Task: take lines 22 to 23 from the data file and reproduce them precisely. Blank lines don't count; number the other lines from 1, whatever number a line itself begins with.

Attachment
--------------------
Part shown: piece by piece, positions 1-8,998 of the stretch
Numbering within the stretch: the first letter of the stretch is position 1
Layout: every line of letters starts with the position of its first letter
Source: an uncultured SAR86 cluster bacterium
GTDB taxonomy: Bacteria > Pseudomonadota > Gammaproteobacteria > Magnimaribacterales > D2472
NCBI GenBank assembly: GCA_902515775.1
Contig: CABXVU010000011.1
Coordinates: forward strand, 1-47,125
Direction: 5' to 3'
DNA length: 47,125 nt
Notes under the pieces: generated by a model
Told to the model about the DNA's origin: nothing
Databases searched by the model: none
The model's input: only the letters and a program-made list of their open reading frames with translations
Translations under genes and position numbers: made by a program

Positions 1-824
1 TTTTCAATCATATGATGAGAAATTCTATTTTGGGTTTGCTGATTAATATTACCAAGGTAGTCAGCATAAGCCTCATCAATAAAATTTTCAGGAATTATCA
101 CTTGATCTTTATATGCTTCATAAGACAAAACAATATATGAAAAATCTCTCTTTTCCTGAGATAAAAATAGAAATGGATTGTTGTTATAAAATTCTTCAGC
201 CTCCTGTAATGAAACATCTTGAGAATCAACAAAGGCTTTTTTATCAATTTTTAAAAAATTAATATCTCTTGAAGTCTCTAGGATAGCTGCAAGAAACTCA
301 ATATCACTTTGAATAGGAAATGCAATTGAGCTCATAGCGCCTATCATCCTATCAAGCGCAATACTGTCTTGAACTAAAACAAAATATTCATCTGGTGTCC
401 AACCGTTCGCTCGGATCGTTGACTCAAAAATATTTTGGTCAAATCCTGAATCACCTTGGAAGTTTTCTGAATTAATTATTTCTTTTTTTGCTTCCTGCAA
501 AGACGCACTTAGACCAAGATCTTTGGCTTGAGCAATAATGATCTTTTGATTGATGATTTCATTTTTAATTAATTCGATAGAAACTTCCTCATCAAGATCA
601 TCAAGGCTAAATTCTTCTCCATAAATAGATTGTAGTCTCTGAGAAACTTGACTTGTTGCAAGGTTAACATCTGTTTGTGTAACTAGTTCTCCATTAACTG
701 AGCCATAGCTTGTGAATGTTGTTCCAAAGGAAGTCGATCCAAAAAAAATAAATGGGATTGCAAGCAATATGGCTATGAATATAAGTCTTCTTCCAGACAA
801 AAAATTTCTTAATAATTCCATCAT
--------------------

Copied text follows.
501 AGACGCACTTAGACCAAGATCTTTGGCTTGAGCAATAATGATCTTTTGATTGATGATTTCATTTTTAATTAATTCGATAGAAACTTCCTCATCAAGATCA
601 TCAAGGCTAAATTCTTCTCCATAAATAGATTGTAGTCTCTGAGAAACTTGACTTGTTGCAAGGTTAACATCTGTTTGTGTAACTAGTTCTCCATTAACTG